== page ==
Jean-Luc Widlowski, Land Resources Management Unit, Italy
Corrado Mio, Land Resources Management Unit, Italy
Mathias Disney, University College London
Jennifer Adams, University College London
Ioannis Andredakis, Global Security and Crisis Management Unit, Italy
Clement Atzberger, University of Natural Resources and Life Sciences
James Brennan, University College London
Lorenzo Busetto, National Research Council (CNR-IREA), Italy
Michael Chelle, Institut National de la Recherche Agronomique
Guido Ceccherini, Water Resources Unit, Italy
Roberto Colombo, University of Milano-Bicocca
Jean-Francois Cote, Canadian Wood Fibre Centre
Alo Eenmae, Estonian University of Life Sciences
Richard Essery, University of Edinburgh
Jean-Philippe Gastellu-Etchegorry, Universite de Toulouse, UPS-CNES-CNRS-IRD
Nadine Gobron, Land Resources Management Unit, Italy
Eloi Grau, Universite de Toulouse
Vanessa E. Haverd, CSIRO Oceans and Atmosphere FlagshipFollow
Lucie Homolova, University of Zurich
Huaguo Huang, Beijing Forestry University
Linda Hunt, Science Systems and Applications, Inc.
Hideki Kobayashi, Japan Agency for Marine-Earth Science and Technology
Benjamin Koetz, ESRIN D/EOP-SEP
Andres Kuusk, Tartu Observatory
Joel Kuusk, Tartu Observatory
Mait Lang, Tartu Observatory
Philip E. Lewis, University College London
Jennifer L. Lovell, CSIRO Oceans and Atmosphere Flagship
Zbynek Malenovky, University of WollongongFollow
Michele Meroni, Monitoring Agricultural Resources Unit, Italy
Felix Morsdorf, University of Zurich
Matti Mottus, University of Helsinki
Wenge Ni-Meister, Hunter College
Bernard Pinty, Land Resources Management Unit, Italy
Miina Rautiainen, University of Helsinki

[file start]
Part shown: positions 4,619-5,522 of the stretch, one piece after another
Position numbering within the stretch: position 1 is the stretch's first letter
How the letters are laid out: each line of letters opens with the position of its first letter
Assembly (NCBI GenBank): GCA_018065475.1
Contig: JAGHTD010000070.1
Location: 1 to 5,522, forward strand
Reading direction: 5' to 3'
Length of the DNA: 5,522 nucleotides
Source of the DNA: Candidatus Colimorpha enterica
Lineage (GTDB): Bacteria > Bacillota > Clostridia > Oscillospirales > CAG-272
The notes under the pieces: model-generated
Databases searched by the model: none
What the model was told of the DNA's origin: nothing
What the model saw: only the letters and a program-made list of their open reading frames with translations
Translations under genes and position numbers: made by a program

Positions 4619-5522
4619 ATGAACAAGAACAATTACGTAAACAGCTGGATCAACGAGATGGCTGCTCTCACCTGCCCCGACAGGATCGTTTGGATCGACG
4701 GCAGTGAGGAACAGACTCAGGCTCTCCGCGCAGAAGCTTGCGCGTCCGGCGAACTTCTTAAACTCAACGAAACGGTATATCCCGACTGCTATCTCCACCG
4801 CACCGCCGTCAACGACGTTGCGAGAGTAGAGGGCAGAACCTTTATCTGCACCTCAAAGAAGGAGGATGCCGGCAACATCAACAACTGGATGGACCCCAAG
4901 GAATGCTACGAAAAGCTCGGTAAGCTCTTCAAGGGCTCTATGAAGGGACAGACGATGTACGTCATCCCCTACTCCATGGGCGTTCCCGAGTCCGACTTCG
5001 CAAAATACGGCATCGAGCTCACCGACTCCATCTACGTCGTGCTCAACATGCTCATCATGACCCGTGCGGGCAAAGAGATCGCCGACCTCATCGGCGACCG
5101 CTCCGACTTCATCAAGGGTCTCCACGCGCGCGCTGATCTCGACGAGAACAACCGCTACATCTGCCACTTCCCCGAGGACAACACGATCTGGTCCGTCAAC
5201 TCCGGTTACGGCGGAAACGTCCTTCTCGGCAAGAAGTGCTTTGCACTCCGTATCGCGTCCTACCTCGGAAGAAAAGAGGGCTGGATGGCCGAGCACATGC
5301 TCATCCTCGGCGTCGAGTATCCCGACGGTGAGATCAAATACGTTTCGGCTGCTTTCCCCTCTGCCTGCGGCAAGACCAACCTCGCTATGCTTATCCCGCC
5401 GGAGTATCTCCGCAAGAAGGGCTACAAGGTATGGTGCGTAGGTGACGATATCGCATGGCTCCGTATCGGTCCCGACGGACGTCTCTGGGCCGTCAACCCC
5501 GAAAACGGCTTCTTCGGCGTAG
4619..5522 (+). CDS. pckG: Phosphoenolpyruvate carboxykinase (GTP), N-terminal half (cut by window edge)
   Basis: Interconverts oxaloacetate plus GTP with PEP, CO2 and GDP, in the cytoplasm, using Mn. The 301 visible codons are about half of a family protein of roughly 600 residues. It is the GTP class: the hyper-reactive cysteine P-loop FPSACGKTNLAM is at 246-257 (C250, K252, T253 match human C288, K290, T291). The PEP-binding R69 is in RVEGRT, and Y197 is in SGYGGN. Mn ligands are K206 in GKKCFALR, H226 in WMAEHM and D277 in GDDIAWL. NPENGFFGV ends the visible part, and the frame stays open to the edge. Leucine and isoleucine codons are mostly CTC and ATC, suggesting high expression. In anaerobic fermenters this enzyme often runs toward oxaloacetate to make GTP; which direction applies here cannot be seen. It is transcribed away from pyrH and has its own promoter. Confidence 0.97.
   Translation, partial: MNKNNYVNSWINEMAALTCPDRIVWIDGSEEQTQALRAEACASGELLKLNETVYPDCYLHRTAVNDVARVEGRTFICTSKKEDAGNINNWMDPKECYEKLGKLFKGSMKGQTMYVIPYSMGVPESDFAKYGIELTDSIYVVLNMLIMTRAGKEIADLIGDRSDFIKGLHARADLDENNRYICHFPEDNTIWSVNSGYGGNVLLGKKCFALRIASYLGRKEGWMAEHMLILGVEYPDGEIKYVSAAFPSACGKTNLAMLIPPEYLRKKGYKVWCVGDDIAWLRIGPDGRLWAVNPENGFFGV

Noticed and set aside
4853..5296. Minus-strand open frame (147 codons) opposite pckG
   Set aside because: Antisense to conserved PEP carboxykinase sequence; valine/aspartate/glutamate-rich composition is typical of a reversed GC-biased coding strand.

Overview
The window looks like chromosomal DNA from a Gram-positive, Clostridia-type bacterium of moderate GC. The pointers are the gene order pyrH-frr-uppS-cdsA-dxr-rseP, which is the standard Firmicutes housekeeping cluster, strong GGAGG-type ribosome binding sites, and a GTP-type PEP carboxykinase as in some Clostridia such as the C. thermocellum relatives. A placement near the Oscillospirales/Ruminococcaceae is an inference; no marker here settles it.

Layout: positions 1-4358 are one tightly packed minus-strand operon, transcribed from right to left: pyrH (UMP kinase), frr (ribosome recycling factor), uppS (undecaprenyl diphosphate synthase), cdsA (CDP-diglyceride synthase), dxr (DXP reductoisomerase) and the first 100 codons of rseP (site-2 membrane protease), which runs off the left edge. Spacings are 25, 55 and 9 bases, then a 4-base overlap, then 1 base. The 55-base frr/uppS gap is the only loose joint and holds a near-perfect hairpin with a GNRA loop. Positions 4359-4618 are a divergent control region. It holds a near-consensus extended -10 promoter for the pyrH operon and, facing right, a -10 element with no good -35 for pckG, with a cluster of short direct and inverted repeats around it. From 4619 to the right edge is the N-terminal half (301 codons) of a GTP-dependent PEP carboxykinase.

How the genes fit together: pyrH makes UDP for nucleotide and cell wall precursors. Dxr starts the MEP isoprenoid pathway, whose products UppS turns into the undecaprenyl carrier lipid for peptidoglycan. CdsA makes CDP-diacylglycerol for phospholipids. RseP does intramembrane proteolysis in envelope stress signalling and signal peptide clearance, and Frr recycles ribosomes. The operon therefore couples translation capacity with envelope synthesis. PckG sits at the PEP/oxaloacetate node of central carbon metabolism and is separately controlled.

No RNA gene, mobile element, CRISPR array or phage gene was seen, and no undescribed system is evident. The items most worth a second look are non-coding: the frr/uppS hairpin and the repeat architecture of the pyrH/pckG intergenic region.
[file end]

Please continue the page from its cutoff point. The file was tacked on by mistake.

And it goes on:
Martin Schlerf, Land Resources Management Unit, Italy
Ben Somers, Land Resources Management Unit, Italy
Jan Stuckens, Land Resources Management Unit, Italy
Michel M. Verstraete, South Africa National Space Agency
Wenze Yang, University of Maryland
Feng Zhao, Beijing University of Aeronautics and Astronautics
Terenzio Zenone, University of Antwerp



Publication Details

Widlowski, J., Mio, C., Disney, M., Adams, J., Andredakis, I., Atzberger, C., Brennan, J., Busetto, L., Chelle, M., Ceccherini, G., Colombo, R., Cote, J., Eenmae, A., Essery, R., Gastellu-Etchegorry, J., Gobron, N., Grau, E., Haverd, V., Homolova, L., Huang, H., Hunt, L., Kobayashi, H., Koetz, B., Kuusk, A., Kuusk, J., Lang, M., Lewis, P. E., Lovell, J. L., Malenovky, Z., Meroni, M., Morsdorf, F., Mottus, M., Ni-Meister, W., Pinty, B., Rautiainen, M., Schlerf, M., Somers, B., Stuckens, J., Verstraete, M. M., Yang, W., Zhao, F. & Zenone, T. (2015). The fourth phase of the radiative transfermodel intercomparison (RAMI) exercise: actual canopy scenarios and conformity testing. Remote Sensing of Environment: an interdisciplinary journal, 169 418-437.


The RAdiative transfer Model Intercomparison (RAMI) activity focuses on the benchmarking of canopy radiative transfer (RT) models. For the current fourth phase of RAMI, six highly realistic virtual plant environments were constructed on the basis of intensive field data collected from (both deciduous and coniferous) forest stands as well as test sites in Europe and South Africa. Twelve RT modelling groups provided simulations of canopy scale (directional and hemispherically integrated) radiative quantities, as well as a series of binary hemispherical photographs acquired from different locations within the virtual canopies. The simulation results showed much greater variance than those recently analysed for the abstract canopy scenarios of RAMI-IV. Canopy complexity is among the most likely drivers behind operator induced errors that gave rise to the discrepancies. Conformity testing was introduced to separate the simulation results into acceptable and non-acceptable contributions. More specifically, a shared risk approach is used to evaluate the compliance of RT model simulations on the basis of reference data generated with the weighted ensemble averaging technique from ISO-13528. However, using concepts from legal metrology, the uncertainty of this reference solution will be shown to prevent a confident assessment of model performance with respect to the selected tolerance intervals. As an alternative, guarded risk decision rules will be presented to account explicitly for the uncertainty associated with the reference and candidate methods. Both guarded acceptance and guarded rejection approaches are used to make confident statements about the acceptance and/or rejection of RT model simulations with respect to the predefined tolerance intervals.



Link to publisher version (DOI)